Sally Quinn welcomes her guests (Photo by: Judith Beermann) Sally Quinn welcomes her guests

Introducing retiring Executive Director, Gunther Stern, Quinn remarked," Gunther's father was my first editor. I've known him since he's been a kid. Never say 'no' to Gunther."

Jack Evans, Gunther Stern and Alexander Bullock (Photo by: Judith Beermann) Jack Evans, Gunther Stern and Alexander Bullock

This year's theme, "Making a Difference," is something Stern has been doing for 31 years.

Gunther Stern reflects on his tenure (Photo by: Judith Beermann) Gunther Stern reflects on his tenure

"I was there during the crack epidemic and the AIDS crisis, all of which impacted homelessness," he explained. "I have seen many attempts to resolve homelessness but the present effort which has been a major element of the administration of tonight's honoree, Mayor Muriel Bowser, is unprecented in its scope and impact. As I have walked the streets talking to people I have known for years, I am hearing over and over, 'I am just about to move into my place.' or 'I just moved in and you need to come see my place.' It's great." 

Leslie Maysak, Amy Porter Stroh and Avery Miller (Photo by: Judith Beermann) Leslie Maysak, Amy Porter Stroh and Avery Miller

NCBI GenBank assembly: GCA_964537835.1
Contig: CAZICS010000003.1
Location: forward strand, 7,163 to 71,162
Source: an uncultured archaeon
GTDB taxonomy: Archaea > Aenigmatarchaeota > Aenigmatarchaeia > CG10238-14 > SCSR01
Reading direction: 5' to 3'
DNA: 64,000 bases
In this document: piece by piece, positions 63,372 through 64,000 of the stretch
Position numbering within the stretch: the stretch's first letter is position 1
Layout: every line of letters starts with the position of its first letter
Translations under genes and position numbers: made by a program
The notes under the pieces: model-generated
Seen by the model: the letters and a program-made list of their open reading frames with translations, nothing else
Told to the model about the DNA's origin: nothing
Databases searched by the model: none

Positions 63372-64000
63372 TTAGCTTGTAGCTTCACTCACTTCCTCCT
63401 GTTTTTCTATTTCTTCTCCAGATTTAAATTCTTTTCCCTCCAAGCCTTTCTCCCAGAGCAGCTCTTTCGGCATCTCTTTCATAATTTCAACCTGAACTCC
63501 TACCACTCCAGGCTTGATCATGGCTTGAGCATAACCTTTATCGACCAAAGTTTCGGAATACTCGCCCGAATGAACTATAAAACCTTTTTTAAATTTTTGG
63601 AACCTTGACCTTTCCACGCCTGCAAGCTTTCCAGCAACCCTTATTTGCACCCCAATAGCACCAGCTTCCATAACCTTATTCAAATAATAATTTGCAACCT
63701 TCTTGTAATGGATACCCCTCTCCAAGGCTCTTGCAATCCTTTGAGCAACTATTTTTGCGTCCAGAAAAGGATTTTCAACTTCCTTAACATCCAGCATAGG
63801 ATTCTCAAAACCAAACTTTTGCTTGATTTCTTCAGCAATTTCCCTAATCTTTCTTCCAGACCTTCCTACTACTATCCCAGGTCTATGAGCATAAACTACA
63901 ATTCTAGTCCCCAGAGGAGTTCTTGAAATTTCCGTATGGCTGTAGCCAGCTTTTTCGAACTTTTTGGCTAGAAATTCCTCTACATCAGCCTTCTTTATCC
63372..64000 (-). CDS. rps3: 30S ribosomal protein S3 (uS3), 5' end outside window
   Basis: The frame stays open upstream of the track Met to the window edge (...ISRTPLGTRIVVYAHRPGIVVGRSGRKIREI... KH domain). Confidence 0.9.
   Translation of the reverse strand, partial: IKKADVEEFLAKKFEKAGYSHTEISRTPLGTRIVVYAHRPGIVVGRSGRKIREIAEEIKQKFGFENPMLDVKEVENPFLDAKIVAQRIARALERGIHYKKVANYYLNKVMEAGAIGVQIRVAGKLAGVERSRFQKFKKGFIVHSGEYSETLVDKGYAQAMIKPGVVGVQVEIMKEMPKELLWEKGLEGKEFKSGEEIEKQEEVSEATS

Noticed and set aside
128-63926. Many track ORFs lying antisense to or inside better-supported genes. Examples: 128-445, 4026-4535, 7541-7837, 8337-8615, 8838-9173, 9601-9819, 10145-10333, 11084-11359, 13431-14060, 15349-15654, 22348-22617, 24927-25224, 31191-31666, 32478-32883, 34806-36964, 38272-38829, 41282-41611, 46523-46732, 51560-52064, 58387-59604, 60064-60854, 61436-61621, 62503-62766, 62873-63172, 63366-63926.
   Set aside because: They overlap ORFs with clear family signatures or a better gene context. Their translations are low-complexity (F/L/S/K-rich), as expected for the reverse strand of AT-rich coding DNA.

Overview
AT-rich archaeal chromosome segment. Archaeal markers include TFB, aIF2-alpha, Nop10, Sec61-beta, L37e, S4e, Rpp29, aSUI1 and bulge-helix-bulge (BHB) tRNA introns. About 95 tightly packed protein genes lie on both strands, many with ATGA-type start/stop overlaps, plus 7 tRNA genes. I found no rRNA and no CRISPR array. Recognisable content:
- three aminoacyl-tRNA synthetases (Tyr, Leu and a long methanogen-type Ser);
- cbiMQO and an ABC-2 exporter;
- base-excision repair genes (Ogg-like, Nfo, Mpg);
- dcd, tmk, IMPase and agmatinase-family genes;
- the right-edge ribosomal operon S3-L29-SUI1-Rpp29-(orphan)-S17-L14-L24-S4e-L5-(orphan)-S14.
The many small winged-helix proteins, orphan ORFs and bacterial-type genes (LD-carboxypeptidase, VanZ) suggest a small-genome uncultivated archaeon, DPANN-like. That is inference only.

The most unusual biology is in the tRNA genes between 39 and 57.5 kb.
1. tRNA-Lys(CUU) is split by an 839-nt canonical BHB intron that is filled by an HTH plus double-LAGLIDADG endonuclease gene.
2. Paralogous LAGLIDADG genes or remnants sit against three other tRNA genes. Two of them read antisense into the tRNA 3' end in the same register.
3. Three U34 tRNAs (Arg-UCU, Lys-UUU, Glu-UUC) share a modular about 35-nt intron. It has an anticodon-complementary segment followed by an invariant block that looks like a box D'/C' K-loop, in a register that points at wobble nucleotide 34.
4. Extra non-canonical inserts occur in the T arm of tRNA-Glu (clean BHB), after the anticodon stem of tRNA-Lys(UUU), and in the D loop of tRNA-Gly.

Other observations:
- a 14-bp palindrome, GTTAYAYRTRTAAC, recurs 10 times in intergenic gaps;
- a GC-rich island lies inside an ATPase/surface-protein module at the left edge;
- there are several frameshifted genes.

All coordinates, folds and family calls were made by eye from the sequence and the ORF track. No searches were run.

Echoing Stern's praises, Quinn said, "I'm so thrilled to have the mayor here. Don't tell anyone I said that because I'm supposed to be an unbiased journalist."

GMC President Alexander Bullock thanks his team (Photo by: Judith Beermann) GMC President Alexander Bullock thanks his team

Guests heard from GMC President Alexander Bullock and the city's longest serving councilmember Jack Evans, whom the mayor said has "made a strategic investment into making homelessness rare, brief and nonexistent."

(Photo by: Judith Beermann)

Jennifer and David Romm (Photo by: Judith Beermann) Jennifer and David Romm

Gunther Stern and Muriel Bowser listen to Alexander Bullock (Photo by: Judith Beermann) Gunther Stern and Muriel Bowser listen to Alexander Bullock


Click here to share your thoughts.